Prime Minister May is, allegedly, a micromanager. According to press reports, she alone makes critical decisions, fails to communicate current government policy to the embarrassment of officials, and controls conversations between her ministers and the Press. If true, this behaviour should concern us for three reasons.
First, it’s dangerous. It creates grave risk if she makes the wrong call. Second, it creates an environment in which her team can’t thrive, the opposite of what good leaders should do. Third, it gives a bad example to other leaders, especially CEOs some of whom are looking for every excuse to justify their meddling with their directors.
The risk argument alone should be an incentive for her to consider changing her behaviour. If not convinced then she should reread the Chilcot Report into the decision on invading Iraq which explicitly criticised the “sofa-style” decision-making that led to that decision. I wrote a blog after the publication of the report, aimed at CEOs entitled: Business leaders should heed #Chilcot criticism of “sofa” style decision-making – the dangers of which are self-evident.
Concerning morale, the first responsibility of any leader is to create an environment in which the people who work for and with them can thrive and do their best work. Work satisfaction is impossible if they are not trusted to do the jobs they are paid to do. They justifiably feel controlled and stifled. But to be fair to Mrs May and micromanaging CEOs their intention is not, I suspect, to control others. That’s the collateral damage of an inability to trust. Control is not the primary motivator.
I’ve worked with many CEOs and other leaders, all micromanagers to a greater or lesser degree. But if they could tell the truth, they would say that they are exhausted by their own micromanaging. It eats up their time and saps their energy. But they feel powerless to change, not least because some of their micromanaging behaviour helped them to climb the greasy pole.
But the problem with leadership is that it’s impossible to lead without trusting the people you lead. So how do you learn to trust? Well, a good start would be to acknowledge why you don’t trust people in the first place. Experts tell us that our distrust starts in our formative years. If we were not trusted or allowed to fail as children, it’s unlikely that we will find it easy to trust anyone in adult life.
But if Mrs May, micromanaging CEOs and other leaders were to meddle just ten times less out of every hundred actions, that would be just 10% less micromanaging. That’s small change, I know. But I also know that the impact of small changes is huge. I have case study evidence that small changes in micromanaging behaviour lead to happier and more efficient teams, yielding more time for leaders to focus on leadership and, crucially, to give them time to dig deeper to find their hidden potential. Hidden because they weren’t leading.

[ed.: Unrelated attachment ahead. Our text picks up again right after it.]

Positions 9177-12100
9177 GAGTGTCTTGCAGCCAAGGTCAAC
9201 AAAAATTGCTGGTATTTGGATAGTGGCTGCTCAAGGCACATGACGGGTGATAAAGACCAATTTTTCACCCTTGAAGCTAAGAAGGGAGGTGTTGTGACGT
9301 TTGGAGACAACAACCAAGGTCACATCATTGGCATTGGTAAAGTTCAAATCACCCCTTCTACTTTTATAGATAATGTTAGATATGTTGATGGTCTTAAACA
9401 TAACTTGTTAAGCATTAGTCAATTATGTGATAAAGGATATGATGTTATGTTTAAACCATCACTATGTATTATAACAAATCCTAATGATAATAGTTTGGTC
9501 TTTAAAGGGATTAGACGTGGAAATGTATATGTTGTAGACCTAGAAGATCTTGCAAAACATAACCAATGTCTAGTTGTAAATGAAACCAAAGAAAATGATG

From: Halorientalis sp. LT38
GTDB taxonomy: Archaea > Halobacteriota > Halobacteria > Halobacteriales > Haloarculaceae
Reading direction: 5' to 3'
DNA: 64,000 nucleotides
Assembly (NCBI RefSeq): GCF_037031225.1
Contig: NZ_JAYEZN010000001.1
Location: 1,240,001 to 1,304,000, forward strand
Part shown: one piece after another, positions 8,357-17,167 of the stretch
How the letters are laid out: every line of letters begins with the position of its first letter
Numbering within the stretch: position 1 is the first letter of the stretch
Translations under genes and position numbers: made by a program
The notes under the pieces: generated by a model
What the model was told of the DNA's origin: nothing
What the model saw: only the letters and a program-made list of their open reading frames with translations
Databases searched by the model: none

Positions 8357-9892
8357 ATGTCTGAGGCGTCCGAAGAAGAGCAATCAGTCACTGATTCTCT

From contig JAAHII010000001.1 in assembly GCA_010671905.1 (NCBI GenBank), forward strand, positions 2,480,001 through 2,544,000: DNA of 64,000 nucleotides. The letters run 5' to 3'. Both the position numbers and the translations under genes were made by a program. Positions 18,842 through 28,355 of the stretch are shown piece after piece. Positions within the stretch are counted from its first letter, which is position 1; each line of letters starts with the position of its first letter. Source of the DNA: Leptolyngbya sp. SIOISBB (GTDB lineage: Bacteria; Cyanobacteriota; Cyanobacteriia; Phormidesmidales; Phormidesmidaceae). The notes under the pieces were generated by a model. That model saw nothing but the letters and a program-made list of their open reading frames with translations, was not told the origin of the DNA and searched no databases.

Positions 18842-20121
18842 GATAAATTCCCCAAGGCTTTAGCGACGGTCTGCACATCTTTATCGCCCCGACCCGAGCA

Finally, the issue of giving bad example is important. Mrs May is a role model whether she likes it or not. So are CEOs and other leaders. Their underlings watch and copy them. But they too struggle with trust. If you are the top of the tree your distrust is across or down. But if you are a follower you won’t trust upwards if your boss doesn’t trust you. The result is that both leader and follower needs are not met, risks increase and everyone misses their targets.
The trigger for incentivising behavioural change is a belief that you might get your needs met. But if you want your needs met, the first step is to tell someone what you need. However, if you don’t have a track record of being able to negotiate your needs productively, you are unlikely to risk the vulnerability required to ask. This is a vicious circle.
Do we know what Mrs May needs? Has she told anyone? She has told us about actions. Not feelings or needs. When she says “Brexit means Brexit” she means that the vote will be implemented. But she doesn’t say how she feels about making that happen and what she needs to execute it. She must be feeling afraid that she won’t get what she needs if she trusts people. She may be right. She may be wrong. But we all need her to succeed.
So the first step for her and CEOs is to articulate what they need and ask, not force, compliance. They may be pleasantly surprised that if they allow themselves to be vulnerable by risking the clear articulation of requirements that someone might meet them. Vulnerability sends a signal of trust. The greatest leaders show vulnerability. In doing so they may, as one of my former bosses was fond of saying wryly, be in grave danger of success.
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